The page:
5 In-Office Tips on How to Communicate with Patients Effectively

How do doctors communicate with patients currently, and how can these practices be improved? It’s an important question to continuously reexamine.

Even though modern patients appreciate the ease and convenience of digital communication with your practice through automated text reminders and real-time communication, we can’t lose sight of the importance that personal interaction has in keeping those relationships strong.

Why Managing Patient Communication Matters

A HealthGrades study showed that patients’ communication with front office staff are primary factors in online reviews—both positive and negative. The research found that of nearly 7 million patient reviews, the most frequently used phrases in negative comments were related to front office staff interaction.

In the busy and chaotic environment your front office staff operate in, it’s easy to forget that patients still expect human connections and quality customer service during a visit. This includes everything from how to greet a patient to individual personal connections that lets each and every patient know that your practice values them and their patronage.

When your staff is trained to treat each patient politely, attentively, and as an individual rather than just as a number, you’ll see more satisfied patients who will post more glowing online reviews about your practice that will increase retention and help you attract new patients. These loyal patients and “practice champions” will help you cultivate a reputation, both online and by word of mouth, that your practice is inviting, caring, and genuinely values every patient who walks through your door.

5 Tips on How to Communicate with Patients Effectively

The following are five tips and best practices to help ensure your patients not only get great patient engagement leading up to and after their appointment, but during the actual in-office visit:

1. Don’t discount the value of first impressions

How many times have you entered a practice office for an appointment to find that every front office staff member is tied up with phone calls, working at their computer, or interacting with other staff? Your only option is to wait, often with other patients in a line, until someone is able to help you check-in. When you make it to the front of the line, do they just ask for your name and appointment time? How are you greeted? Do they look you in the eye?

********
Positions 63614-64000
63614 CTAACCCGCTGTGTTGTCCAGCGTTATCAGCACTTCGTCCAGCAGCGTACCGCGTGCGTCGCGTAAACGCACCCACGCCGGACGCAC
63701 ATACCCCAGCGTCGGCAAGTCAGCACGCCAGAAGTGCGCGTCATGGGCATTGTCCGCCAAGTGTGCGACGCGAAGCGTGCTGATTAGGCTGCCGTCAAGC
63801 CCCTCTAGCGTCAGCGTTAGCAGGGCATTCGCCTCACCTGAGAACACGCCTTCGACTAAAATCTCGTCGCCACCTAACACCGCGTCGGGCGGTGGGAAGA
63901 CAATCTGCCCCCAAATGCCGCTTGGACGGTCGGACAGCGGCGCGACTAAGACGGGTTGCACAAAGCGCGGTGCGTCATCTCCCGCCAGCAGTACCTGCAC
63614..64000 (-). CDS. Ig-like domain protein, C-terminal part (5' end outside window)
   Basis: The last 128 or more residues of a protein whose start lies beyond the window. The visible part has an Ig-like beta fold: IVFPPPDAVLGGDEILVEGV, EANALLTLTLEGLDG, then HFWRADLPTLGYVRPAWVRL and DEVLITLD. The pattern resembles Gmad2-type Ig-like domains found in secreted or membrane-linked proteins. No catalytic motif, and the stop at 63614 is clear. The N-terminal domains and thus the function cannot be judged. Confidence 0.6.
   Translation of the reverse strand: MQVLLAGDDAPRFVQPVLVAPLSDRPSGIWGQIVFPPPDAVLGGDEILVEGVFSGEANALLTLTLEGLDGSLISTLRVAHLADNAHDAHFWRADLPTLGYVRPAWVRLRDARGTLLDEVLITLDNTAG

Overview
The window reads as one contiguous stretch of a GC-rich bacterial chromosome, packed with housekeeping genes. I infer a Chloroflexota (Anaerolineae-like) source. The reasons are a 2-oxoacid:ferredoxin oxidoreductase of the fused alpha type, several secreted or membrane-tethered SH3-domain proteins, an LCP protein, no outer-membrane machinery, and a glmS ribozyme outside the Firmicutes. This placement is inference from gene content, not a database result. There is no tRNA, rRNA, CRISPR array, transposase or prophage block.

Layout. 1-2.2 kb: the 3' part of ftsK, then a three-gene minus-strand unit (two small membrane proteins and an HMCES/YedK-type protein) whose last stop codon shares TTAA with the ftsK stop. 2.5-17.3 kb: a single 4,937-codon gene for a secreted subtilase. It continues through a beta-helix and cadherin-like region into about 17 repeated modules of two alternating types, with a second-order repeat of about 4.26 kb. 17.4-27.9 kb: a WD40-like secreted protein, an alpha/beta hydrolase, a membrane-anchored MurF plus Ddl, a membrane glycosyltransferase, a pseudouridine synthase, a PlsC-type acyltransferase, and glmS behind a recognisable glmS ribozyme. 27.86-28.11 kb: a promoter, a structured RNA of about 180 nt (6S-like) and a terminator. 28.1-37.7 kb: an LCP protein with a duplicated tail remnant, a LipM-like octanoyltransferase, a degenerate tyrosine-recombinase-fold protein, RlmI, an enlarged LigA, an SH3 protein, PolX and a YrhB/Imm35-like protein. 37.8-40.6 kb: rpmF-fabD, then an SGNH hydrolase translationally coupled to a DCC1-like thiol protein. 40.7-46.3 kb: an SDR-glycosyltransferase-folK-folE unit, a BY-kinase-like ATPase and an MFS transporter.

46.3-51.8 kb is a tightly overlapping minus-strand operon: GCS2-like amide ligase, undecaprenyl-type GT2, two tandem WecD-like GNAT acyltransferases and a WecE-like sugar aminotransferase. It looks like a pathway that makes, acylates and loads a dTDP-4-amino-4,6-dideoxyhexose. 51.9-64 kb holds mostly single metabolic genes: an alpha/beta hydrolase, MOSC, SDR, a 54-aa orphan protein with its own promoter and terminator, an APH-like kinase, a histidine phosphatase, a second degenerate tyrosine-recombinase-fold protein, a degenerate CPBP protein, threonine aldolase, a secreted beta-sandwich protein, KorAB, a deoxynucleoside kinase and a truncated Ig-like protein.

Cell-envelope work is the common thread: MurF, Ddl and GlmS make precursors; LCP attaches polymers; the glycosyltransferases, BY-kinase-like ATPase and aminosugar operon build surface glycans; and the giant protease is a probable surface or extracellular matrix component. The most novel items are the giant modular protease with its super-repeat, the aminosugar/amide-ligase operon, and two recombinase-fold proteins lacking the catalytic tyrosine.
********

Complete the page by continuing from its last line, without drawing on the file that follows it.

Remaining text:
There’s a lot of truth to cliche, “You’ll never have a second chance to create a good first impression.” And because more patients are switching practices more often, you can’t afford to not make an appealing first impression. Greeting patients with the proper courtesy will set the right tone right from the start and help patients feel appreciated.

To achieve this, greet patients warmly when they enter your reception area. If staff are busy on phones, make it a practice to place the caller on hold momentarily to welcome the patient and let them know you’ll be right with them. Genuinely interact with them, ask about their well-being, and invite them to make themselves comfortable. Above all else, make eye contact and smile.

2. Talk to patients and look for opportunities to build relationships

Though this may be trickier for front office staff who engage sometimes with dozens or hundreds of patients, many of your patients may be long-time patients who know and trust your clinicians and staff.

When a nurse or practitioner calls a patient back for their appointment, it’s a great time to greet the patient by their name, introduce herself if it’s a new patient, make eye contact, smile, and make some friendly small talk. Patients should also be clearly told what will happen during the visit and why.